This African coastal nation is characterized by its agricultural backbone. With a significant chunk of its residents depending on farming, it grapples with substantial poverty levels.
11. Republic of Senegal
Let’s journey to the Republic of Senegal. Nestled in West Africa, Senegal, like many of its neighbors, leans on its agriculture and natural riches to drive its economy.
12. Republic of Uganda
Over in East Africa, we find the Republic of Uganda. With an economy valued at $46 billion, it might surprise you that while tobacco exports bring in a good deal of foreign currency, it’s actually coffee that takes the spotlight.
13. Republic of Liberia
Let’s drop by the Republic of Liberia. This little gem on West Africa’s coast might be among the continent’s smaller nations, but its $3.9 billion economy thrives mainly on its agricultural and mining pursuits.
14. Republic of the Niger
Now, turning to the Republic of the Niger. Found in Africa, it’s unfortunately one of the world’s less affluent countries, with a GDP per capita of just $561. And much like its neighbor Mali, gold is the backbone of its economy.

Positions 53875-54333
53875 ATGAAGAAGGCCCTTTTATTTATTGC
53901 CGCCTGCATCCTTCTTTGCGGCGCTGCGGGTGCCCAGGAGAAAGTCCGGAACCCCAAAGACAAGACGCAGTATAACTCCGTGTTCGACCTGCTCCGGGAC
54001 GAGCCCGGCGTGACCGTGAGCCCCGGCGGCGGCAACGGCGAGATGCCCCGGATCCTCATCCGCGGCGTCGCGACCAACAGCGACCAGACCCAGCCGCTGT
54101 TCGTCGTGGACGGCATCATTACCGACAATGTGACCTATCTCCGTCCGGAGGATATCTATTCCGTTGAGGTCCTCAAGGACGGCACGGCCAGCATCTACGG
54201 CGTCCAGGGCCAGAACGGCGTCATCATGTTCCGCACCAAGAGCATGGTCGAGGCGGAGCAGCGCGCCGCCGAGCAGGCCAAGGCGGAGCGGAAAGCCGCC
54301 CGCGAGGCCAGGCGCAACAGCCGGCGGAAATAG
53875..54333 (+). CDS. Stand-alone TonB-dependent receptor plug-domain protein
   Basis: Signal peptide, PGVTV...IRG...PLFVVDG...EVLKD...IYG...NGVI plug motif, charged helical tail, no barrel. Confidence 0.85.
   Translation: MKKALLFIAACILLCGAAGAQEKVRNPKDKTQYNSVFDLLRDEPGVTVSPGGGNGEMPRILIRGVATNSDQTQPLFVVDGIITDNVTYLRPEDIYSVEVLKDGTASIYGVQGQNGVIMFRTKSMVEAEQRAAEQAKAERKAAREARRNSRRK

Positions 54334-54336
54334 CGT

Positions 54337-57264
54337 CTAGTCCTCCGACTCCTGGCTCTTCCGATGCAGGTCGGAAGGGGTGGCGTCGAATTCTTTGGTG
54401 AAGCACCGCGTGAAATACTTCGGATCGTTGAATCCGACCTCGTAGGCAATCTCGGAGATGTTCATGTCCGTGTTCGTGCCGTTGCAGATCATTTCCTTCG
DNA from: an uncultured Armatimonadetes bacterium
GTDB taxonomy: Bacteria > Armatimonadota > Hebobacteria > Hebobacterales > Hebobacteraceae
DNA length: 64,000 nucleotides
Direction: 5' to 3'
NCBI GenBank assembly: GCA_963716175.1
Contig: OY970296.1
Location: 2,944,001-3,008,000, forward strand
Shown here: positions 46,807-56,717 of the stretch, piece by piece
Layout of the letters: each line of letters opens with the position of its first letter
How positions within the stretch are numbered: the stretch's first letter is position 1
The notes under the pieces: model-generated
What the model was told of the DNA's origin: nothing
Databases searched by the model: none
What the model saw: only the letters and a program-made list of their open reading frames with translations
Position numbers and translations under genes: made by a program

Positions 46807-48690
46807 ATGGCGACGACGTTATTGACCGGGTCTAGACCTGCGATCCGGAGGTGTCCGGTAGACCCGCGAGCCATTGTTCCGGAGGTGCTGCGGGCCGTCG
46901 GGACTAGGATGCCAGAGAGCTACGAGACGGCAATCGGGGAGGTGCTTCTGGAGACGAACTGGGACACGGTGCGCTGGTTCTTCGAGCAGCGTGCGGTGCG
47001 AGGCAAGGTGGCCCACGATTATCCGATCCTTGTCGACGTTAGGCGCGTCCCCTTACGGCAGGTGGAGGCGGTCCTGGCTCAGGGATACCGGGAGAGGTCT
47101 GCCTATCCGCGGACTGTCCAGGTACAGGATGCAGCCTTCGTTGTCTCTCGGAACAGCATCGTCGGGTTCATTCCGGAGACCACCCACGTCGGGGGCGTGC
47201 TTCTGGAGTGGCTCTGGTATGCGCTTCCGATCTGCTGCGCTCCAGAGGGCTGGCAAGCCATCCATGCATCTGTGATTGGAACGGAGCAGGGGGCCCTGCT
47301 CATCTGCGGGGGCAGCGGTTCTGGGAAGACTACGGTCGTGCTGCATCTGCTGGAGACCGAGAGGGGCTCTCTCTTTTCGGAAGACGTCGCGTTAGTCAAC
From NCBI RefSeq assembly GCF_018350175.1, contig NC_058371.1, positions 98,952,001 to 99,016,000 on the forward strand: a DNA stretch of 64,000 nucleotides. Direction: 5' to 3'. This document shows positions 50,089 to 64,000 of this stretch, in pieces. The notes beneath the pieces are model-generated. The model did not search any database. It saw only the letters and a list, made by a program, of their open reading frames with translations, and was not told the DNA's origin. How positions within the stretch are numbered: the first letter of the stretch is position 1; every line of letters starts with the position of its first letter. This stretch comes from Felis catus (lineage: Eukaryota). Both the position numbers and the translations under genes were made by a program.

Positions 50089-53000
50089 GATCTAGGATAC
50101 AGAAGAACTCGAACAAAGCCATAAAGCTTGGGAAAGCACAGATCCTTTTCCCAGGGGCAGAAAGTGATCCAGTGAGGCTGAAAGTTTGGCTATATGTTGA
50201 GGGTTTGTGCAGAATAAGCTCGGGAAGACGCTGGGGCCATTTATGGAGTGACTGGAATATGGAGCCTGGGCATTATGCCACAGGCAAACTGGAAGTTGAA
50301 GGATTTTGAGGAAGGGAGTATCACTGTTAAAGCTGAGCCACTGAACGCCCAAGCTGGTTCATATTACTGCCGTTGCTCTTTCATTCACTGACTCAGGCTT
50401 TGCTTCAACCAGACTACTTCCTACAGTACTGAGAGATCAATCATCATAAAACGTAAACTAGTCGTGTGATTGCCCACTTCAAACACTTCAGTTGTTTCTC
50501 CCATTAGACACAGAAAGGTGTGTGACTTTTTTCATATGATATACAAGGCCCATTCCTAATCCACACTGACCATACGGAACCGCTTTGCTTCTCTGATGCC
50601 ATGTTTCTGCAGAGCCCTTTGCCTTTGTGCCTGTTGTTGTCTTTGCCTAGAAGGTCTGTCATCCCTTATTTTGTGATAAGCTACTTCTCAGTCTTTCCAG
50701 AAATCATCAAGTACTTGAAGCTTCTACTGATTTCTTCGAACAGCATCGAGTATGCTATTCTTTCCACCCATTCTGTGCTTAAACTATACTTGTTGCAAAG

15. Republic of Mali
Moving on to the Republic of Mali. Nestled inland in Africa, this country boasts an $18.4 billion economy. Interestingly, when it comes to exports, Mali’s golden ticket is, well, gold!
16. Republic of Chad
Let’s venture to the Republic of Chad. This inland African destination has been home to people for millennia. With an economy reflecting a GDP per capita of a modest $755, it’s a nation with deep roots and a rich history.
17. United Republic of Tanzania
The United Republic of Tanzania is an East African coastal nation. It is one of the poorest nations in the world, with a small $76 billion economy and a low GDP per capita of $1,245.
18. Republic of Peru
This coastal gem in South America has mining at its heart. From shimmering gold to valuable copper and petroleum, Peru’s exports are a treasure trove in their own right.
19. Republic of India
The Republic of India, or simply India, is the second most populous country in the world. It is also the fifth largest economy in the world in nominal terms and has one of the fastest growth rates in Asia.
Nestled in the West Indies, this tiny island, spanning just 439 square kilometers, is petite but mighty. Its impressive GDP per capita of $21,086 shows that size isn’t everything when it comes to prosperity.